if( vote.voter == thisAccount() ) {
      static uint64_t balance = 0;
      load( "simplecoin", "balance", balance );
      assert( balance >= vote.weight, “insufficient balance for vote weight” );
   }
}

In this case the contract code does two different things depending upon which data it is operating on. If it is operating on the receiver of the vote, then it increments the total votes. If it is operating on the sender, then it simply verifies the vote.weight <= the balance.

It should be noted that the vote receiver is still unable to read the vote giver’s balance. However, in this model two votes can be processed by 4 different accounts in parallel and it will work so long as the voter reports a vote weight that is accurate.

While it may not be possible to read someone else’s balance while modifying your state, it is possible to read your own balance from the “simplecoin” contract from within the “social” contract.

What is everything so complicated?

As programmers we would love to read whatever we want, whenever we want, and let the computer figure things out. The naive approach is to simply put locks around data. If two people “happen” to read the data at the same time, then one will wait for the other. Unfortunately for blockchain developers, the outcome of these race conditions is not deterministic and therefore could break consensus.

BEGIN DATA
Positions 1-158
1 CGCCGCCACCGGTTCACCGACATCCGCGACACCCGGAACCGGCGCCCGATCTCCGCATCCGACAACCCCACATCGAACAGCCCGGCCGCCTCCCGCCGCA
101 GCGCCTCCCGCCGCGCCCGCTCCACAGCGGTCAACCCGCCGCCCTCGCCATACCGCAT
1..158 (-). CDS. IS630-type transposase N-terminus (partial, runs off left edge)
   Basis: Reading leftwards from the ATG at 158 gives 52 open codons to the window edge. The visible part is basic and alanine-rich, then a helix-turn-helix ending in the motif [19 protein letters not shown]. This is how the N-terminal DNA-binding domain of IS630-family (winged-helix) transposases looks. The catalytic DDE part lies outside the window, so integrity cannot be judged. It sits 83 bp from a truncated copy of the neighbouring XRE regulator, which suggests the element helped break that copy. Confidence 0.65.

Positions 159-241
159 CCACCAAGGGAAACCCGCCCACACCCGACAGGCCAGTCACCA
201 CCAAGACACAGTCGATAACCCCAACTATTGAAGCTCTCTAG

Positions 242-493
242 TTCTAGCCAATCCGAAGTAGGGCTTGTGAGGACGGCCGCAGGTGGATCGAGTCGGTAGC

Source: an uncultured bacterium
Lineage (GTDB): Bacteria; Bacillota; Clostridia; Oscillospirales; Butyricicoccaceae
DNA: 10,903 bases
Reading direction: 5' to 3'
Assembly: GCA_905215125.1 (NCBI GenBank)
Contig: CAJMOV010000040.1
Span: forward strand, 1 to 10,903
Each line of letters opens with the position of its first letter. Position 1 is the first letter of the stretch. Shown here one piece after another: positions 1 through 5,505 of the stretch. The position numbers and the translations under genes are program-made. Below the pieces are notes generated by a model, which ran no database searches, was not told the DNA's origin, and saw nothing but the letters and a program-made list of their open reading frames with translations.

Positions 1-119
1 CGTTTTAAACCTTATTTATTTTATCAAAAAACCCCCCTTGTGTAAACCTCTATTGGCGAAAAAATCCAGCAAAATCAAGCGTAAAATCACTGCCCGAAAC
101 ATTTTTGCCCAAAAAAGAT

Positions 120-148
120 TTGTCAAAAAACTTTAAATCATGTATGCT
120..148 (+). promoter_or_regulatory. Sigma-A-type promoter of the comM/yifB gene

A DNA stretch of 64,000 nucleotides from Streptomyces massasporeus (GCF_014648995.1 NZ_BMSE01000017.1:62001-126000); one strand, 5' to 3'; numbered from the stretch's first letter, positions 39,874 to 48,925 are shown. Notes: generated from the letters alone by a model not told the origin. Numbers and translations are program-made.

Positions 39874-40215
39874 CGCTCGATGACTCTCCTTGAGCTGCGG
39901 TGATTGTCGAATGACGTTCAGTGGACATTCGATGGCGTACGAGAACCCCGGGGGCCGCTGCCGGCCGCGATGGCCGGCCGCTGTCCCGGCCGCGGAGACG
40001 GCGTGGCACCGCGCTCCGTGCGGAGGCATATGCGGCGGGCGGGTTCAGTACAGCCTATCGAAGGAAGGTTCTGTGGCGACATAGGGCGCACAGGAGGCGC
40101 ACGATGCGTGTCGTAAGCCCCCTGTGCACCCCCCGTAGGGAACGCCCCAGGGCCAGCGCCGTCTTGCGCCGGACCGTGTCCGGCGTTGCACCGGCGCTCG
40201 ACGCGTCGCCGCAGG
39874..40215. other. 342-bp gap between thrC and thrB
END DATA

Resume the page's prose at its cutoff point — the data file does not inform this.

A New Hope

There is a way to allow one account to read another account’s balance; the transaction can declare that it requires read access. The blockchain’s transaction scheduler can then ensure that no one that requires write access will execute code at the same time. Using the old approach to simplecoin (one contract owning all the data), this would create a lot of congestion around that contract as everyone needing to read would be blocking those who want to write and everyone would be bottlenecked by a single contract.

However, using the new approach to simplecoin, the probability that two transactions need to access the same account data at the same time is much lower. This will reduce lock contention and maximize throughput.

Conclusion

Parallelism is hard, especially when you need things to be deterministic while accessing shared data. Fortunately, there are solutions available and design patterns proven by those who design GPUs and computer graphics algorithms.

Disclaimer Nothing in this blog post should be construed to imply any particular feature or functionality of the EOS.IO software. All software designs subject to change as necessary.

This article was originally published on: Dan's Blof, Founder of EOS on